Today I read in The Nairnshire Telegraph's latest edition (no online presence, I'm afraid) that in addition to the 'spat' I referred to above, some of the comments made by Highland Council convener, Councillor Sandy Park (former Provost of Nairn), have necessitated an apology from him to Councillor Balfour. The Nairnshire Telegraph reports that during the course of the dispute Councillor Park commented, in reference to Councillor Balfour:
"If somebody, especially a chair with a £300m budget, goes off the straight and narrow, then we have to - basically like I do at home with my dog - take him to heel."
Highly undiplomatic language! His later 'apology' also makes interesting reading:
"I made a flippant remark and I have apologised for it. But as far as resigning, it has never entered my head. I have had a vote of confidence from my colleagues and have 100 per cent support from my administration. It was a throw-away line and not meant to cause offence."
Well, I give Councillor Park the benefit of the doubt about not meaning to cause offence, but I think it high-lights the difference between being a provost of a small town, with its parish pump politics (see later in this article), and being convener of Highland Council - still not a huge job, but obviously a more high-profile one. Councillor Park needs to think a little more carefully in future how he expresses himself, even if I (on balance) agree with his underlying sentiments with regard to Councillor Balfour.
Naturally Nairn continues to live up to its well-deserved reputation of shooting itself in the foot. The Nairnshire Telegraph also report today, with a front-page 'splash', about objections being raised by our SNP Provost, Councillor Liz MacDonald, to the terms under which supermarket operator Somerfield is being permitted to acquire part of the additional land for its proposed town-centre redevelopment of its premises. She thinks that the supermarket operator is being given "too good a bargain" given the recent rise in local land values. She also professes disappointment with the scale of the proposed redevelopment:
"I am concerned that the Somerfield group has too good a deal. They are getting the community centre site, the King Street buildings; the only bit left is the school. The will have carte blanche on car parking. Why should we sell off such an asset at less than market value.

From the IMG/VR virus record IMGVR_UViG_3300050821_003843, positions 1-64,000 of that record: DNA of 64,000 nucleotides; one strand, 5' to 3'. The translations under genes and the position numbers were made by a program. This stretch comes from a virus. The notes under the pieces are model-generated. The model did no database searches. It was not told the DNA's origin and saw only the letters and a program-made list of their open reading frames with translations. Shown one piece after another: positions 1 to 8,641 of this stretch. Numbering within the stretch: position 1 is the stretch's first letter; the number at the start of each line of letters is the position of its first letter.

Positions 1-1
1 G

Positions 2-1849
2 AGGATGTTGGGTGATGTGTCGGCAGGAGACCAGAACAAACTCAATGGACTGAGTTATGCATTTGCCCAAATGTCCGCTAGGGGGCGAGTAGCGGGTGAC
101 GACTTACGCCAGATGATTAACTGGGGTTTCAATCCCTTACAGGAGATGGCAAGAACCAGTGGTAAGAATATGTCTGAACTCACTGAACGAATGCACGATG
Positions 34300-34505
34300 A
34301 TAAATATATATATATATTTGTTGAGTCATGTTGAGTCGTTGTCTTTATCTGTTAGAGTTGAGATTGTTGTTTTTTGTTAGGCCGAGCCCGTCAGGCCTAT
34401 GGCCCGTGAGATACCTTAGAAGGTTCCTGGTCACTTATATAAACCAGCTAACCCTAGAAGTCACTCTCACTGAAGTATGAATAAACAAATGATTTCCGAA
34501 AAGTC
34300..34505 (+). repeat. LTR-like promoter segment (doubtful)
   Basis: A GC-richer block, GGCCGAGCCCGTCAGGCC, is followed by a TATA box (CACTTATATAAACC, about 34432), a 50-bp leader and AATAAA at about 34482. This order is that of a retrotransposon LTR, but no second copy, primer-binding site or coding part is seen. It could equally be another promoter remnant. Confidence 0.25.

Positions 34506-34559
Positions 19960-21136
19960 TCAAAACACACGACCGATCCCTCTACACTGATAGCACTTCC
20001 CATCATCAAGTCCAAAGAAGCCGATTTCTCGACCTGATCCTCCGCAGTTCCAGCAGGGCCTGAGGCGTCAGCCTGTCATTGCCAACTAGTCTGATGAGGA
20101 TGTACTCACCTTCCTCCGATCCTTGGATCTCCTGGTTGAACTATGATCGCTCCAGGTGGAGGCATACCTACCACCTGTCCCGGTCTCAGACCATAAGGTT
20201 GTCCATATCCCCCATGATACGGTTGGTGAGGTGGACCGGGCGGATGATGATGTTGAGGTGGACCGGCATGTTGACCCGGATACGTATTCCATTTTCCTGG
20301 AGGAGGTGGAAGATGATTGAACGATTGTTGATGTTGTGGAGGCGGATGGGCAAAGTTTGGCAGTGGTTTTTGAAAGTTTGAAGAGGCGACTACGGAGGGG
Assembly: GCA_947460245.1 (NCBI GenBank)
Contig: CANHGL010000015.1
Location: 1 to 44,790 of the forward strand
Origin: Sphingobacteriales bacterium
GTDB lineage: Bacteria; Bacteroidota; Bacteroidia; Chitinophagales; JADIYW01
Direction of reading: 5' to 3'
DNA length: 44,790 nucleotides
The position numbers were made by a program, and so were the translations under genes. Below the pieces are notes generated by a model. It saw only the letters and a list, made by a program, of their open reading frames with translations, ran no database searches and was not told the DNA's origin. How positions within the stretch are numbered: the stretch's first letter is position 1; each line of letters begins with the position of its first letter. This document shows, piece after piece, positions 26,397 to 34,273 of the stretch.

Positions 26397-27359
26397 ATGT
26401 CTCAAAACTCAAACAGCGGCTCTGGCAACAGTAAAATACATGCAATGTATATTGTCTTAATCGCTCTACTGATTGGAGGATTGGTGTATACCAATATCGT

"It's a big downgrade from the former Safeway proposals."
Her last point is echoed by the main editorial in the newspaper and there is certainly truth in what she says. However, I have a few comments of my own:
- is the deal on the land agreed and signed? If yes, then it must stand or commercial contracts mean nothing in an SNP-dominated Scotland. If not, then undoubtedly there is scope to re-think the terms, but the potential downside must be recognised clearly - further delays or even a pull-out;
- the redevelopment of the centre of Nairn has been dragging on for a decade, at least, and has suffered various delays. Locals blame it on the changing ownership of Safeway (subsequently if briefly Morrisons, before the arrival of Somerfield) and no doubt this was a factor, but a far greater reason for the delay was the constant bickering within Nairn which led to an earlier proposed developement being scrapped after a public campaign against it, aided and abetted by local (parochial) business interests;
- there is a letter in today's newspaper from the Association of Nairn Businesses which continues the fine tradition of bickering and delaying tactics, disguised as helpful suggestions;
- it is remarkable that businesses with interests beyond the boundaries of Nairn have the stamina to continue with their business development efforts here in the light of the local climate of suspicion of outsiders and fundamental parochialism. Comments relative to the mooted retail park at Balmakeith (on the eastern outskirts of Nairn) within the letter illustrate this attitude perfectly.